I had read a psalm to her, prayed for her, signed the cross on her forehead. This was the first time she opened her eyes to me and attempted to speak; she's recovering from a stroke. I felt as if we'd made a connection today for the first time.

I felt good about the visit.

This experience is what Dr. Edward Hallowell, a Harvard-educated psychiatrist and active Episcopalian, describes as a "human moment," a point of compassionate contact between two humans.

I first read about human moments in an essay of Hallowell's in The Harvard Business Journal and later in his books, Human Moments and Connect.

As I was leaving the nursing home, I spotted a man ahead of me in a wheel chair; he was moving slowly. Right behind him was a nurses' aid in her dull maroon uniform. Her shift over, she was rushing to get by the man and out the door.

She opened the glass door, which nearly slammed in the man's face, and never even looked back.

"Would you like me to get the door?" I asked him.

"If you don't mind?"

I held the door as the man rolled through.

"Are you a minister?" he asked.

I nodded.

"My name is Elmer," he told me, "and I'm the only Elmer here." He smiled.

As he rolled into the sunshine on the front porch, I said goodbye. "Enjoy the sunshine," I said. Again, he smiled.

This was another of the human moments of the day. In my prayers tonight, I'll thank God for them.

For a moment, I was transported from my small world of thoughts, and worries, and things to do into the world of a fellow human, Elmer. We connected for an instant in a few words and smiles.

And it felt good.

For a lift, try a human moment. It's as easy as "hello," a smile, a simple act of kindness, of Christ-like love.

Tuesday, May 19, 2009

A Man is About to Die

Unless Governor Jay Nixon issues a stay, Dennis Skillicorn will be injected with lethal drugs at 12.01 am Wednesday.

I have little sympathy for Skillicorn. Although he says he did not actually pull the trigger on two people who were murdered, he was there. He robbed one of the victims before his accomplice killed the man by firing two bullets into the back of his head.

I understand society's desire to avenge such horrendous crimes. Penny and I lost a family member to murder. When someone you know and love is murdered, you want to strike back. At least I did. You want payment.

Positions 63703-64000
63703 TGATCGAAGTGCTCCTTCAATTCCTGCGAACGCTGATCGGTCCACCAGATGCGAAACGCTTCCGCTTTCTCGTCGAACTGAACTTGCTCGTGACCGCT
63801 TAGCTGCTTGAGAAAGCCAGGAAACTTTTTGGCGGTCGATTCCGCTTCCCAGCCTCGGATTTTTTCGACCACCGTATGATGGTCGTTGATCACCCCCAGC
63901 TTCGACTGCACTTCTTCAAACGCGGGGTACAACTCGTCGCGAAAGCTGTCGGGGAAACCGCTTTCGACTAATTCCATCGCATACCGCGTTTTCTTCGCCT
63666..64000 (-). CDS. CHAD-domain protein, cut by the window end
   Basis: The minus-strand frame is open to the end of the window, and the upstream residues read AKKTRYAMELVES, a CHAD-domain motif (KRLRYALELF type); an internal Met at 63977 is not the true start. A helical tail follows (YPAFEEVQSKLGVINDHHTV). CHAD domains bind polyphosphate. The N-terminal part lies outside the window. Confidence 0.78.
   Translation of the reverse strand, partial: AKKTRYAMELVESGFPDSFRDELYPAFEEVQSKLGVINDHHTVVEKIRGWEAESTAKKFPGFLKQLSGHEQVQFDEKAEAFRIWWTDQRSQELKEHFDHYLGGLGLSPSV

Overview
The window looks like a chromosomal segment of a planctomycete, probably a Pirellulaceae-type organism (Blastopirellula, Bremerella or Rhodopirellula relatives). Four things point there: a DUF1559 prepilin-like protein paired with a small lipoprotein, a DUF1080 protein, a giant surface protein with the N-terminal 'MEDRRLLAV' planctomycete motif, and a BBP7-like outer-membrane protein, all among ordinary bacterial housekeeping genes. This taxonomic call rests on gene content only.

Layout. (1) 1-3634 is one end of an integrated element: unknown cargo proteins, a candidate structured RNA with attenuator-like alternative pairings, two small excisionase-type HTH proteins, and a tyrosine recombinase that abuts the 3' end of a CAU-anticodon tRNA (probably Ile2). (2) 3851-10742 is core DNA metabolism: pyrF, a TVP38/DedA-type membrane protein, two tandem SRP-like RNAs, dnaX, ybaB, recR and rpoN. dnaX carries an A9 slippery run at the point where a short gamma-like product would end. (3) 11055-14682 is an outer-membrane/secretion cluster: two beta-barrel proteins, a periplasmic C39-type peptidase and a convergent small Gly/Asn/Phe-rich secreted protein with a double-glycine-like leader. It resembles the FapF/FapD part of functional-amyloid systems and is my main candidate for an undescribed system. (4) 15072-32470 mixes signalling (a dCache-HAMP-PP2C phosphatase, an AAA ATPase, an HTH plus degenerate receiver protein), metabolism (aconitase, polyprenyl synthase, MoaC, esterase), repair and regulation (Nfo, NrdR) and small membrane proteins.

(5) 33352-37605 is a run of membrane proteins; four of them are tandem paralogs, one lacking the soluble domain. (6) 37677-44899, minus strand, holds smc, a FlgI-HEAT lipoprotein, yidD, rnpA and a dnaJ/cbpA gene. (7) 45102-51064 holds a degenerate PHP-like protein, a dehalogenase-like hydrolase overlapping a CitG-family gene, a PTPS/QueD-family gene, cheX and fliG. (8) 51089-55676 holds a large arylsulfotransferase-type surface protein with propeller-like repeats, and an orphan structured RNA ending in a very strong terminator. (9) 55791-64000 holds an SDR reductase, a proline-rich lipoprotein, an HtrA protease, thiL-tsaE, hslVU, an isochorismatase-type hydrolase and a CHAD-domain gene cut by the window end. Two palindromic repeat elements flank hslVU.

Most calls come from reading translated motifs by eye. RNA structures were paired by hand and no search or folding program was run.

And yet the parents of this family member have not asked for the death penalty for their daughter's killer. They know that this man's death won't bring their daughter back, won't ease their grief any, won't really produce any justice. It would bring about another death.

Instead, they have sought to redeem their daughter's death by reaching out to families who have lost loved ones to violent death. They have created a foundation, which seeks to affirm life and the continuation of life after tragedy, as a way of honoring their daughter. They are acting for life, not death.

Why answer two deaths with another death? What good will Dennis Skillicorn's death accomplish? If the governor lets Skillicorn's death proceed, the state will take a stand for death, not for life. And this death will not elevate us, but degrade us.

For the state will say that people who do evil deeds cannot change; they cannot be redeemed. Death is the only outcome for them. And that will be a tragedy.

Monday, May 18, 2009

Leave rage alone

The Psalmist urges: "leave rage alone." It's a plea, wise counsel, I wish talk radio, some TV, and certainly a lot of letter and opinion writers in my local newspaper would heed, including Christians among them.

(Yes, I know the gospels say Jesus used a whip to chase the money changers from the temple, but Jesus was acting for justice, not ratings and circulation.)

I hear and read a lot of rage, but little reflection on issues of the day, all of which demand a thoughtful, respectful response from people of faith. All faiths.